By Leonard Gildarie
A key ruling of the High Court earlier this month is likely to impact how the state’s National Insurance Scheme (NIS) handles late payments from self-employed and other persons.
It could affect thousands of persons who said they paid late to NIS with the expectation they would have received their full pension but were rebuffed.
The case was filed late last year by attorney-at-law Randalyn Rowe for NIS and concerns the entity asking the court for guidance.
The Fixed Date Application specifically wanted a determination of a question of law on late paid contributions and would have wanted an interpretation of the National Insurance and Social Security (Determination of Claims and Questions) Regulations.
An opinion was said to have been rendered earlier this month by Chief Justice (ag) Roxane George.
Among other things, NIS wanted a declaration by the court that it acted in accordance with regulations when it disapproved the use of late paid subscriptions in the computation of old age benefit when a contributor has paid late contributors close to the age of 60 and thus for the sole purpose of qualifying for the old age benefit.
The NIS would have also wanted the court to weigh in instances of where negligence played a role in the contributions being paid late or scenarios where there was collusions with employers not to remit contributions to the scheme.
According to NIS officials, they are awaiting the written decision of the court which was read out earlier this month.
In essence, the court said that NIS cannot accept late contributions and refuse to pay as it could mean double jeopardy for the contributor.
Rather, there could be legitimate expectations by the contributor that he or she would receive the benefits (pension) once NIS accepts those late payments.
NIS is awaiting the court’s decision to guide its way forward, the newspaper was told.
This particular case was spurred by the determination of one man—William Lewis.
Lewis claimed last year that the non-calculations of his payments affected his pension.
The Golden Grove, East Bank Demerara resident reached the pensionable age of 60 on September 3, 2017.
He said he has been battling NIS since 2017.
In June 2017, he was written to by NIS, demanding he remit over $1.2M in unpaid contributions.
Lewis complied, thinking that he would then receive his full pension.
The pensioner wrote President David Granger last year complaining that he has not received his NIS benefits despite honoring all his outstanding payments as a self-employed person.
The President, in March, responded to Lewis indicating that he was investigating the matter and has asked the Minister of Social Protection to follow-up.
NIS, in late March, in a report by Randalyn Rowe, its Legal Advisor and Corporate Secretary to Minister Amna Ally, Ministry of Social Protection, said that Lewis after reaching 60 in September 2017, submitted a claim for Old Age Benefit.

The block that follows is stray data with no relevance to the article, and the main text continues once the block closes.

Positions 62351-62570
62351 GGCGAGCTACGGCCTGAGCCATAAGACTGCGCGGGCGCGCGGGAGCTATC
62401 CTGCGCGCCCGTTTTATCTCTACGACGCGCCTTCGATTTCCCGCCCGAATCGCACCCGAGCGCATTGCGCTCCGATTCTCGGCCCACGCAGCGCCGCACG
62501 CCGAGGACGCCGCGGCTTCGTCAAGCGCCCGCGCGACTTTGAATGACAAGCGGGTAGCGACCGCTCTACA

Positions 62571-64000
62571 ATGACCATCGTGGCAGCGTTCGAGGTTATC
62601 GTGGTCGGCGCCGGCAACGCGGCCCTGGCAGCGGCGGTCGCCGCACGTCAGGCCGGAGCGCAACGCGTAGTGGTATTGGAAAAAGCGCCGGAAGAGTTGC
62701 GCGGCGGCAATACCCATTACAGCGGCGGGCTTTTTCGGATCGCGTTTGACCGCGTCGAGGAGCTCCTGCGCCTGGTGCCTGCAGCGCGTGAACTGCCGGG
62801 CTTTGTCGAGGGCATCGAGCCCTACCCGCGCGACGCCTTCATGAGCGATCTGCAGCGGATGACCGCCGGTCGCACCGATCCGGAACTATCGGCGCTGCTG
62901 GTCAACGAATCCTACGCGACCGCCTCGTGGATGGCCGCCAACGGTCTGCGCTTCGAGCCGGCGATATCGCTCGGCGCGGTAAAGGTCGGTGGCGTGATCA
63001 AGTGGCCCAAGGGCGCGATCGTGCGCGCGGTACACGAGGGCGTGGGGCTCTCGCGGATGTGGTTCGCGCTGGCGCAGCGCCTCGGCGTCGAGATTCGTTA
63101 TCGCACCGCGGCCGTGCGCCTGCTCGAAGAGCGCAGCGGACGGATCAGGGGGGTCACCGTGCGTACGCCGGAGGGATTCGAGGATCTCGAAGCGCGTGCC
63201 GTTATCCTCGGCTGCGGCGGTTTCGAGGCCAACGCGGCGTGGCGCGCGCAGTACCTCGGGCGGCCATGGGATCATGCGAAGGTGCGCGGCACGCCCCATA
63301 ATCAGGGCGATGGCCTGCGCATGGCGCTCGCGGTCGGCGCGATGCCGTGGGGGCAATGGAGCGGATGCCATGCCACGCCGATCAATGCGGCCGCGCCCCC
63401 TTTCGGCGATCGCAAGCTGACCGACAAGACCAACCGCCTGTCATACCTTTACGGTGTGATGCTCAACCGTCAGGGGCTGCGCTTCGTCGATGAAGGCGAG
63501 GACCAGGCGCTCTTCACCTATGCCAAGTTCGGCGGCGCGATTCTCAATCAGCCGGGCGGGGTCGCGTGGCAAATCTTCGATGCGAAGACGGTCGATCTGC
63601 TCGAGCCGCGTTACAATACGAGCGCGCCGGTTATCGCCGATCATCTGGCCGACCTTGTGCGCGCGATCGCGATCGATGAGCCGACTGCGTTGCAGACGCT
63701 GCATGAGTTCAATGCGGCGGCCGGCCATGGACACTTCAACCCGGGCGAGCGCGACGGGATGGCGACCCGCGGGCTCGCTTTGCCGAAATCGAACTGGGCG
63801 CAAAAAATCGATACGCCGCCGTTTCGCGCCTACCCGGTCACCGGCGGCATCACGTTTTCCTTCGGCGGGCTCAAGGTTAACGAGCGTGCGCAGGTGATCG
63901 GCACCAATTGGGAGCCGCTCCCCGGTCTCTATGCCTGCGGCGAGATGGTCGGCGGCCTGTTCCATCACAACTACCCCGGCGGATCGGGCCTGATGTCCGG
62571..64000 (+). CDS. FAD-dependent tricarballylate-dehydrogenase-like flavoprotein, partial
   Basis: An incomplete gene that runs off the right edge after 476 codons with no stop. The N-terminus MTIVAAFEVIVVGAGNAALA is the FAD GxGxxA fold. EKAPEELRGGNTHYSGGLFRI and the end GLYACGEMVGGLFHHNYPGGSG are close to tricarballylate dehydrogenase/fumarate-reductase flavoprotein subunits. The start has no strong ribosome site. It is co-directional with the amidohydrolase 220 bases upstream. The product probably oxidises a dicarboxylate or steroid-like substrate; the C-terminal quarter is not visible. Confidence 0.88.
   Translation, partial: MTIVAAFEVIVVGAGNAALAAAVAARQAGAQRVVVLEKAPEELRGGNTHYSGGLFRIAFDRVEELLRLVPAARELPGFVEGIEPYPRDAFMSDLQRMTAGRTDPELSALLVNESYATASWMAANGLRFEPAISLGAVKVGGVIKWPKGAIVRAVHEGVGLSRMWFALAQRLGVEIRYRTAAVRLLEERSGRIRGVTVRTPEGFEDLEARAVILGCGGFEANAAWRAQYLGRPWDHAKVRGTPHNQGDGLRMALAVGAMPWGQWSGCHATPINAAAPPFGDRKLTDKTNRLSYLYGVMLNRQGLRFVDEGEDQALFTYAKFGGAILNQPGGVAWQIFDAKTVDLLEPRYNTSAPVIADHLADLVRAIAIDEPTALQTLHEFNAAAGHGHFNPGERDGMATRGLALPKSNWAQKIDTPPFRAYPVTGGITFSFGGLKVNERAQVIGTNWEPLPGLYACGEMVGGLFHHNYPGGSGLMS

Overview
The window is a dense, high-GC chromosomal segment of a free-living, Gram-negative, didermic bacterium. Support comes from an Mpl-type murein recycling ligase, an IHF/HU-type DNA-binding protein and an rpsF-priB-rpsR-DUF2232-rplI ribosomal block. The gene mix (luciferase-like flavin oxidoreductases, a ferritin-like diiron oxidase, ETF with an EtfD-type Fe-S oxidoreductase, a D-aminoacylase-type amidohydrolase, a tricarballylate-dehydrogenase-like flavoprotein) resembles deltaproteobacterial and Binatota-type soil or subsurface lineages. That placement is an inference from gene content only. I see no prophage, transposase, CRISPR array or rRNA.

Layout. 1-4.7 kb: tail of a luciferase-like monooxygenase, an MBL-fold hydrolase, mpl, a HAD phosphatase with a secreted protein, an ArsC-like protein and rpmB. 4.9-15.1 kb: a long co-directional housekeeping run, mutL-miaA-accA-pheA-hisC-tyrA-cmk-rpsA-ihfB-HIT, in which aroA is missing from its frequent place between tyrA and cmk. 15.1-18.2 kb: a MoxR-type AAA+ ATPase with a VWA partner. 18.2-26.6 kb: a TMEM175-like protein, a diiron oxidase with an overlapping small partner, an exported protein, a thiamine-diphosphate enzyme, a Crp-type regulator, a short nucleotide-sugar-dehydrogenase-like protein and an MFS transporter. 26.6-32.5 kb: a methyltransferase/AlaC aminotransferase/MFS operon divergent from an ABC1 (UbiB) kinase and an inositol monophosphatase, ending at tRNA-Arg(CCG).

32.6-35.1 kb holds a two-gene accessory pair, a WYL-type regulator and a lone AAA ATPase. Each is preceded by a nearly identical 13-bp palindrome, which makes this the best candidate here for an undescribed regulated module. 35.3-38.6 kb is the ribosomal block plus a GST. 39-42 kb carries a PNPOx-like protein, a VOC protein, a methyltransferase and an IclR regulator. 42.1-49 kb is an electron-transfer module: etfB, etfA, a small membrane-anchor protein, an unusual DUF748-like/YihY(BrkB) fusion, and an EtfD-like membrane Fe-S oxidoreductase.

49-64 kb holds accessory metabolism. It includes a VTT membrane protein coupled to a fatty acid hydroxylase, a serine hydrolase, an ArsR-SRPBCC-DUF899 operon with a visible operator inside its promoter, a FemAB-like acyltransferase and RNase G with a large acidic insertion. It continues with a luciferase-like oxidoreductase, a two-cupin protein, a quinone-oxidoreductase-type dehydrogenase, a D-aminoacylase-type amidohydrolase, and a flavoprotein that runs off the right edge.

He received a grant of $206,000 based on 639 contributions.
However, an unhappy Lewis filed an appeal.
“The total number of contributions on his record is 1501 which were paid during the period 1973 to 2017. However, 862 of the self-employed contributions were excluded from the computation of his benefit in accordance with Regulation 9 due to late payment; those contributions were paid on August 22nd 2017.”
NIS explained to the minister that the use of paid computation of Old Age Benefit is a reserved question for the NIS board.
“Mr Lewis’ matter was discussed at the 513th National Insurance Board meeting and it was decided that the late paid contributions would not be utilized. Since the Board’s decision, Mr Lewis has sought ministerial intervention on this matter through the Ministry of Finance.”
It was disclosed that the Minister of Finance, Winston Jordan, in reviewing the matter, asked the NIS board to revisit the matter urgently.
Jordan was of the view that the pensioner was advised by staff to pay the late contributions in anticipation of a pension.
“This matter has been resubmitted to the National Insurance Board for deliberation and a decision is expected at its next statutory meeting.”
A frustrated Lewis then approached Kaieteur News.
A senior NIS official, familiar with the case, when contacted last year, disclosed that the matter was being addressed.
She explained that the issue of late payments and the calculations of contributions have been dogging NIS as many self-employed would miss payments and try to make up for it later.
Under NIS’ regulations, those late payments don’t count.
Lewis said he had engaged several persons in his bid for a resolution.
Among them were NIS’s Chairman, John Seeram; General Manager, Holly Greaves; union leader, Lincoln Lewis; and he even wrote and visited Minister Jaipaul Sharma.
During his campaign, Lewis said he wrote Director General of the Ministry of the Presidency, Joseph Harmon, and even delivered copies of his records to Minister of Public Security, Khemraj Ramjattan.
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